Higher Education Grants or Gifts of Interest to African Americans

Here is this week’s news of grants or gifts to historically Black colleges and universities or for programs of particular interest to African Americans in higher education.

Prairie View A&M University, the historically Black educational institution in Texas, received a three-year $881,796 grant from the State of Texas for programs to aid victims of sexual assault and domestic violence. The Victims Assistance College Initiative Grant will provide funds for training and education programs and to hire staff at the university’s Women’s Center who will counsel victims. The grant program is under the direction of Bernadine Duncan, director of student counseling services.

Historically Black North Carolina A&T State University in Greensboro received a $2 million grant from the University of North Carolina System to conduct research on ways to convert animal and wood waste into carbon-neutral fuel. The research seeks to develop efficient methods using solar energy to convert biogas from animal and food waste to gasoline.

Jackson State University, the historically Black educational institution in Mississippi, received a five-year, $1.25 million grant from the U.S. Department of education to train teachers of visually impaired students in the Deep South. Under the grant program, the university will debut a new master’s degree program in special education with a concentration in visual impairments. The program is under the direction of Glenda Winfield, an assistant professor of special education. Dr. Winfield holds bachelor’s and master’s degrees from Jackson State University and a doctorate in special education from the University of Southern Mississippi.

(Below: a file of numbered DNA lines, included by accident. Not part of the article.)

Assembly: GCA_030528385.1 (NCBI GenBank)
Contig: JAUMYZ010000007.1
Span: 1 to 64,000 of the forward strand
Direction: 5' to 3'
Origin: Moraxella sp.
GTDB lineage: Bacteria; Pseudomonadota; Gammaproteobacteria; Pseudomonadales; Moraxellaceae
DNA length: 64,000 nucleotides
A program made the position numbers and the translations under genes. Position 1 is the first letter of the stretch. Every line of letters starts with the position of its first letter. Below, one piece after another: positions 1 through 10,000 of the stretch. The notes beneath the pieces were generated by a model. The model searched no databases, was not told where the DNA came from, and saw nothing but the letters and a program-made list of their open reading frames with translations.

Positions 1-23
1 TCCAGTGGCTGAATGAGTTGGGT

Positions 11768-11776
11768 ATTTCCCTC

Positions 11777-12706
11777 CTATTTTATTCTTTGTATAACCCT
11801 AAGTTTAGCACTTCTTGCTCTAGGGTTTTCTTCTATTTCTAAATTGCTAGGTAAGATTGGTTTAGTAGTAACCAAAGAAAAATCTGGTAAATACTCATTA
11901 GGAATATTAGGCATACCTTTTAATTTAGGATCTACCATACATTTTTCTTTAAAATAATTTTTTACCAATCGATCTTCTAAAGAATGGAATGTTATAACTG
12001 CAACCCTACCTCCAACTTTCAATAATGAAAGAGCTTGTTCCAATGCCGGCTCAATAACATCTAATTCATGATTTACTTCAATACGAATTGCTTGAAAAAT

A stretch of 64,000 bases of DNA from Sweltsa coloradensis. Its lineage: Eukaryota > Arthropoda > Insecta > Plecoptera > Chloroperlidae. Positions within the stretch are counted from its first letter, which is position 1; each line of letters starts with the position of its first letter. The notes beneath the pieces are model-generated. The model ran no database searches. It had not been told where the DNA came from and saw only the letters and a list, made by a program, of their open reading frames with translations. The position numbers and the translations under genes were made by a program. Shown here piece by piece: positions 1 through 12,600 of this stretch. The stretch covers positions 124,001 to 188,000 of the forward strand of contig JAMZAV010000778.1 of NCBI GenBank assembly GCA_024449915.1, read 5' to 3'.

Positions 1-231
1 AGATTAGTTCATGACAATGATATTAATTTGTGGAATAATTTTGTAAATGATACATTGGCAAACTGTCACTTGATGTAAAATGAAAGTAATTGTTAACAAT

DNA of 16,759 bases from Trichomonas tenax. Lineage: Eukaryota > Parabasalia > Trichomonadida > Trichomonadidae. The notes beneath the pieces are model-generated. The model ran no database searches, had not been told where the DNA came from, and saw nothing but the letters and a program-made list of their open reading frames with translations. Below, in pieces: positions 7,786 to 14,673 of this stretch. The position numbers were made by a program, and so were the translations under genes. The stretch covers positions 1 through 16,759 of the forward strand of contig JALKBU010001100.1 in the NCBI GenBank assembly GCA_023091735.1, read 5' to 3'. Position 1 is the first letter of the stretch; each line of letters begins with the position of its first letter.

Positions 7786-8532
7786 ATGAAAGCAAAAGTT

Historically Black Bethune-Cookman University in Daytona Beach, Florida, received a $130,000 grant from the Institute of Museum and Library Services to enhance the work of the University Archives. Funds will provide for the hiring of a university archivist and will establish a history internship project for two student interns to process collections. Whitney Barrett, a graduate of Bethune-Cookman University who holds a master’s degree from Florida State University, has been chosen to serve as university archivist.

North Carolina Central University, the historically Black educational institution in Durham, received a $16.3 million grant from the National Institutes of health to study racial health disparities. It is the largest grant ever received by the university’s Biomedical Biotechnology Research Institute. The institute will use the grant money for research on breast cancer disparities, kidney disease among African American men, and diet-induced obesity.

Morehouse College, a highly rated liberal arts educational institution for Black men in Atlanta, received a $110,00 donation from alumnus Isom B. Lowman to establish a scholarship fund for students interested in entrepreneurship. Lowman operates a chain of Athlete’s Foot franchises.

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